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Texas-Wyoming: 10 Thoughts From The Hip

Welcome to football season. (Photo by Erich Schlegel/Getty Images)
Welcome to football season. (Photo by Erich Schlegel/Getty Images)
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The first game of the season can be notoriously difficult to evaluate, even if contests like the opener against Rice in 2010 foreshadowed all the terrible things that followed. For Texas, coming off the reasonably satisfying 37-17 victory over Wyoming to open the 2012 campaign, there's no particular cause to sound the claxon in alarm, but there will be plenty of coaching points for the staff to harp on in preparation for a New Mexico team that would likely take a beating from this Cowboy football team.

With that context in mind, here are 10 thoughts from hip after taking in the game live at DKR (thanks again for the tickets, Craig Blackwell!):

  1. Wyoming is a pretty solid football team. I told my friends at the game that they should probably win eight games and could even get nine, depending on whether the defensive performance was indicative of serious improvement over last season. Speaking of which, despite losing the best player at every level from last year, the Cowboy unit tonight tackled better and had fewer coverage busts than what they showed against Temple in the New Mexico Bowl. Kudos to new defensive coordinator on having such a positive impact early. Not an easy task. And while quarterback Brett Smith still forced some bad throws into coverage -- the two interceptions -- his deep ball looked significantly better than it did last season and he managed to find some serious holes in the Texas secondary. Kid isn't easy to bring down, either, and looks poised to build on his significant freshman success.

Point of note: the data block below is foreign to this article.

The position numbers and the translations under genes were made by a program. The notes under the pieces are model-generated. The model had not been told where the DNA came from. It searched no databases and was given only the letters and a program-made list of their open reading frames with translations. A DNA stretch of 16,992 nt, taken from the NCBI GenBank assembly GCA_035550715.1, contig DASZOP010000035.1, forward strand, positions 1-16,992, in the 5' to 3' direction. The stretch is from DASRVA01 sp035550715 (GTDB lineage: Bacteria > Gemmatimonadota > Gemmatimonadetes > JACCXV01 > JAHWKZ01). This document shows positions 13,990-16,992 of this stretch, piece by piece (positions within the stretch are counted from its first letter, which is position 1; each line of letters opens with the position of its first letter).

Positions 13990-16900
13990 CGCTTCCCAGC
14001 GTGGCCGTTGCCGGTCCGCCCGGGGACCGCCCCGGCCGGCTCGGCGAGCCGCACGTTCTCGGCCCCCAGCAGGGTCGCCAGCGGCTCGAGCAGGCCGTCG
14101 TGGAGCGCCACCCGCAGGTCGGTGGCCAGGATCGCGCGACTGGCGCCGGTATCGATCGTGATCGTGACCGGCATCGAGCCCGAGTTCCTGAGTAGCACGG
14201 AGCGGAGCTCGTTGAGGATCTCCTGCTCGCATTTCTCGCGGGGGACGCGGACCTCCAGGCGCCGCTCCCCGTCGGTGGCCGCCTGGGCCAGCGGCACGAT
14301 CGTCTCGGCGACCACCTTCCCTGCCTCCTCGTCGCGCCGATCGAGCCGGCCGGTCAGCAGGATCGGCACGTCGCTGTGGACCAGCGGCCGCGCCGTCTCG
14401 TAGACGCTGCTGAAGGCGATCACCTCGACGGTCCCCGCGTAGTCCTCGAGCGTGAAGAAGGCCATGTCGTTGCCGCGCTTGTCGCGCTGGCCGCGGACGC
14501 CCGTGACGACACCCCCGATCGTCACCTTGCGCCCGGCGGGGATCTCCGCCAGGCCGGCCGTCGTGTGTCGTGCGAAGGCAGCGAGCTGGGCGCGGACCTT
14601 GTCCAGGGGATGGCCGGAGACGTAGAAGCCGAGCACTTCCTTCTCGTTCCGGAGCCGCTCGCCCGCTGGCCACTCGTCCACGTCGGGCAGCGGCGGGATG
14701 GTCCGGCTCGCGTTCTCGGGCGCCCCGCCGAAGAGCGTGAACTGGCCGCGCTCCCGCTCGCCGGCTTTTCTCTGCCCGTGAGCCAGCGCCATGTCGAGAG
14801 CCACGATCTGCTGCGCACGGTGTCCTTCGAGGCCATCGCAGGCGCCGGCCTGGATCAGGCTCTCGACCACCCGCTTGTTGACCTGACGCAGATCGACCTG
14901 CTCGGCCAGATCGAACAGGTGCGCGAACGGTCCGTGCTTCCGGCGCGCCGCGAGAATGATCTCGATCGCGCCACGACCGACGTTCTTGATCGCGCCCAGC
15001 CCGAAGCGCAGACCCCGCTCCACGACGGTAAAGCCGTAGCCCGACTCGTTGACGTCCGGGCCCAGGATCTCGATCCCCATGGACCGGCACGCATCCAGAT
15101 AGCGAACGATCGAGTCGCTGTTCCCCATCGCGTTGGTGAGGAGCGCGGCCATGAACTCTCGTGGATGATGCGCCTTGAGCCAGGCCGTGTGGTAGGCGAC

2. About the Texas secondary -- the performance tonight from the mostly veteran group that represents the last line of defense for the Longhorns was unacceptably bad. Duane Akina will not be a happy man in the film room. It will take some film study to pinpoint the major issues there, but the bottom line is that there were too many breakdowns, from the tackling on the long touchdown pass to numerous coverage busts, many of which appeared to be the fault of the deep safety, notably sophomore Mykkelle Thompson, who seemed to have an exceedingly poor night. Of all the possible issues in the game, giving up such large chunks through the air against a quarterback who struggled to make those big plays throwing the ball as a freshmen was down pretty far on the list.
  3. Freshman placekicker Nick Jordan looked like a true freshman tonight. Anthony Fera needs to get healthy this season or Texas could lose a game late on a missed field goal. The first miss by Jordan was just hooked a little bit, and I didn't catch the blocked extra point (likely trajectory issue), but the final attempt was just flat-out poor. The positive here is that Fera should be better when he returns. It looks like Texas will need him. Jordan doesn't look ready.